Who could find Belarus on a map, or even knows such a country exists? I live in Europe, the second country to the left and below Belarus and had to look it up to find out where it was. Ten million people. Who cares?
The thing about caring is, it’s necessarily done one by one. And counting ten million people, one by one, is more people trudging home from work in the thin early winter darkness, to light the gas under their tea, than you and I can comprehend in a single sentence.
But they are twinkly-eyed grandmothers, scowling, dispirited workers in mindless dead-end jobs and kids; kids with the bright-colored promise that kids everywhere bring to gray streets, gray apartments and gray snow.
We should all be kids, the world would be a better place.
Kids become young people and some of them, before the light goes out of their eyes, become the Iryna Vidanavas of gray places.
Iryna is Belarusian, a graduate student at Johns Hopkins University. She’s been in America for just a year, a student, research assistant and teaching assistant. Oh, and in her spare time, she edits Student Thought, a young people’s magazine in Minsk, which is the capital of Belarus. Since 1998, when she took over as editor at Student Thought, Iryna has challenged other people’s right to shut her away in a caged country. People like Belarus’ President, Alexander Lukashenko, who has been dubbed Europe’s last dictator.
Now you know the cast of characters.
Belarus shouldn’t matter enough to anybody to make such a fuss over it. The bad old days of the Iron Curtain are fifteen years gone, at least for its neighbors, and it’s a fairly small, landlocked country without enough national economic output to fight over. But it borders Russia and Vladimir Putin is tired of losing satellites, angry at the shrinking of the once enormous land-mass Mother Russia controlled. Belarus has the misfortune to lie between Russia and Ukraine, a country of tremendous agricultural importance to Russia, a country trying to slip off quietly to the West.
The Iron Curtain never really fell around Belarus.
Student Thought is a sounding-board off which bounces the nervous, yet amplified exuberance of young Belarusians. Their love of and limited access to things Western make them a threat to a government with nothing to offer. "Young people don’t like Lukashenko," Iryna says. "They want to travel. They want to have normal lives. He understands that he needs to control them. Young people will go to the streets — they don’t have that much to lose."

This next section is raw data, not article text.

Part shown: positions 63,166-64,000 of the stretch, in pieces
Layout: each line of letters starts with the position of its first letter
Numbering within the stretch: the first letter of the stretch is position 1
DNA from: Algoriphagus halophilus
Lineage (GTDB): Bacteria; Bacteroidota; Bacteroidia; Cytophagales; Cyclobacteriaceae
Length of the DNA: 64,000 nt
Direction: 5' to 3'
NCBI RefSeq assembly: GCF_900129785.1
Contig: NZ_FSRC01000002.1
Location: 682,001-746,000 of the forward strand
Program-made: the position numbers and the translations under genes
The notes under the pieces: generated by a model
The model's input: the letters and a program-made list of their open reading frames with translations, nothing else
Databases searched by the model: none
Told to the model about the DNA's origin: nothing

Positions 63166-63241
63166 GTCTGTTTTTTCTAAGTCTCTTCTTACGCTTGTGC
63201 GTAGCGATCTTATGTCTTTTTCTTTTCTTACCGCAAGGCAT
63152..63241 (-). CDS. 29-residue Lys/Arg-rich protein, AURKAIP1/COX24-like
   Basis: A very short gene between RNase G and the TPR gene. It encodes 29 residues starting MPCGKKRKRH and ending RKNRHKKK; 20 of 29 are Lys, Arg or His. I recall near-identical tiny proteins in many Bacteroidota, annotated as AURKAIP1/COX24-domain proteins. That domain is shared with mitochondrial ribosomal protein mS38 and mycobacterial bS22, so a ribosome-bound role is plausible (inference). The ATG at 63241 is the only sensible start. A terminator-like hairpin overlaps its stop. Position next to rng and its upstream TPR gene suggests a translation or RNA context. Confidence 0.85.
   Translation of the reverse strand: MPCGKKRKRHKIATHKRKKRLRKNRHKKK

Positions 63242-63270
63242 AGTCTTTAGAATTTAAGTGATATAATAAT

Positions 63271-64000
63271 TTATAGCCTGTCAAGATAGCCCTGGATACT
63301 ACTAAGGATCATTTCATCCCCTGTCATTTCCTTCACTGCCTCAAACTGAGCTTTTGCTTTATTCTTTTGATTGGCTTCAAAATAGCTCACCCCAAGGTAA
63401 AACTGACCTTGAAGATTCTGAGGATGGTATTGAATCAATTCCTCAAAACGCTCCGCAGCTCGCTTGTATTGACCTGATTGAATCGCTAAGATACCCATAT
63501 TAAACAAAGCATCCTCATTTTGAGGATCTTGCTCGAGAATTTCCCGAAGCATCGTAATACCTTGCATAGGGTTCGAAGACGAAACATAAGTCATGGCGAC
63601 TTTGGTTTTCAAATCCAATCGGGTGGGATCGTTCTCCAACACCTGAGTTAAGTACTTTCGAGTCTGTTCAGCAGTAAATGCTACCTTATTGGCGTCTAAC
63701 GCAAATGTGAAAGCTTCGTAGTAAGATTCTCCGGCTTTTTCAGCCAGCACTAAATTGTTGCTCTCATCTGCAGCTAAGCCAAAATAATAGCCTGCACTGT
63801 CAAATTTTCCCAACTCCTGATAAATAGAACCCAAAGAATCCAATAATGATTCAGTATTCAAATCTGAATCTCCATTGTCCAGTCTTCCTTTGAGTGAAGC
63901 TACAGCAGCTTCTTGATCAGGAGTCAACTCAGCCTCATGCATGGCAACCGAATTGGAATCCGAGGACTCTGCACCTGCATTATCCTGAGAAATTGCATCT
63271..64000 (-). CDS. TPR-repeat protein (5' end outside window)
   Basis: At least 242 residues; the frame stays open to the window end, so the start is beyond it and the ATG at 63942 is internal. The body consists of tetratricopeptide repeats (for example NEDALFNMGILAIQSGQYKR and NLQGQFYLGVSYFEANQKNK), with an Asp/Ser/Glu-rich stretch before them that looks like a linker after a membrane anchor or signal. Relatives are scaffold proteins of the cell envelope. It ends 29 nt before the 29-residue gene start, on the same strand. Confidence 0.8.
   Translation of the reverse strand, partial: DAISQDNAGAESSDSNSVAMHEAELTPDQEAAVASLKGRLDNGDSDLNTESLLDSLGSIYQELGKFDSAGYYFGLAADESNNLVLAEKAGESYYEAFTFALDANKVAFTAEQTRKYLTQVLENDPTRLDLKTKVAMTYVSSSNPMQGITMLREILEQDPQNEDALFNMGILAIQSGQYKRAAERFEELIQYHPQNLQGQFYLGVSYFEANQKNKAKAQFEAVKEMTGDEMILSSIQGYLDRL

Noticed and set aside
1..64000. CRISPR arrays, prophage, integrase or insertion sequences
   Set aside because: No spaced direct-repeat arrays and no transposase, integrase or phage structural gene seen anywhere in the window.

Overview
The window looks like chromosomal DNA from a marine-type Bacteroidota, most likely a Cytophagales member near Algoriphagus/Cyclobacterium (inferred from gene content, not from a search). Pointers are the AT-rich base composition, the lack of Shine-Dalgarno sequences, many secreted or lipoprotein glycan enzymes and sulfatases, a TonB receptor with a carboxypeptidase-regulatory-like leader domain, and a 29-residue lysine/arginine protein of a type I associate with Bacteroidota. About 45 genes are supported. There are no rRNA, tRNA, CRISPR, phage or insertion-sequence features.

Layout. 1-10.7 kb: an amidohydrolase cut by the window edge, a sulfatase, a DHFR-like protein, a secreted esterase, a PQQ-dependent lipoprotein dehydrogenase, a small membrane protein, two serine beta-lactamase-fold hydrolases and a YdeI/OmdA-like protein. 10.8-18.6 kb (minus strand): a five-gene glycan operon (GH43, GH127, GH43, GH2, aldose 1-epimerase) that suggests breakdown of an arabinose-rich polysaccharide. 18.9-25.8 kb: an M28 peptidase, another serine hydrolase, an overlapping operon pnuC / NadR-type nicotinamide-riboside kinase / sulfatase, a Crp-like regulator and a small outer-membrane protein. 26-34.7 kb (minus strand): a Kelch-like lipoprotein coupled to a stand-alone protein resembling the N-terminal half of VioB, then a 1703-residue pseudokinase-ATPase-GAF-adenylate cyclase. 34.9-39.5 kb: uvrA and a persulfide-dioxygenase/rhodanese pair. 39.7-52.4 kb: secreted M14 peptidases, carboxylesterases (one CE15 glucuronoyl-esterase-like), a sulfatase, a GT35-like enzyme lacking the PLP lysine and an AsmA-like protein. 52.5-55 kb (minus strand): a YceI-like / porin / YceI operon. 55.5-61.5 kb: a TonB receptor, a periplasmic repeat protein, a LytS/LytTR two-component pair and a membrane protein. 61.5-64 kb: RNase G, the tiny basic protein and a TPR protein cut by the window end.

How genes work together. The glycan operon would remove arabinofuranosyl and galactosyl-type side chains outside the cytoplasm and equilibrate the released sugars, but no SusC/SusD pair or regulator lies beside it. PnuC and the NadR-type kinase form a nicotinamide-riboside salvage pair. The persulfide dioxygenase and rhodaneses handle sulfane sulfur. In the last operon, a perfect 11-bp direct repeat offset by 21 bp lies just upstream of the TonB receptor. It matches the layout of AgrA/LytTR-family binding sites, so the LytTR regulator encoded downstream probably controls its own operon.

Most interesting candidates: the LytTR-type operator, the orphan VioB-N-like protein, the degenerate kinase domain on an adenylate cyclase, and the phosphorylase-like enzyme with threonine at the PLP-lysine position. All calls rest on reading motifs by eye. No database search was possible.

Student Thought is a tree falling in the forest of Belarus and there will be no sound if no one is there to hear.
Last month’s issue of Student Thought was seized by the government on the laughable charge that it was printed with ‘dangerous ink’ that was a ‘health hazzard’ to Belarusians. One can only wonder if the irony is lost on them, that it is indeed dangerous ink, but certainly not because of its chemical content. The cover had a photo of a shoplifter, stolen goods tucked into the stocking of a long, sexy leg. There is no theft in communist countries, nor are there sexy legs.
Social comment . . . dangerous ink.
Student Thought may well land Iryna in prison. Those things still happen in countries that have secret police, countries where young editors simply disappear in the night and are not seen again. To hook this story to a perspective, to make it meaningful to an American audience is damned difficult, maybe impossible, perhaps not worth the doing, and yet . . . it comes down at last to the noise we make about freedom, particularly freedom of speech and of the press.
Iryna is under investigation. It seems financial crimes are possible, a favorite of communist dictators. If charges come from this, a fine is sure and possible prison as well, up to six years. But, also indicative of dictatorships, there is no one to call for information, no way to know when or even if an axe will fall.
It’s a quiet forest, this second country to the right and above me, where falling trees seldom make a sound.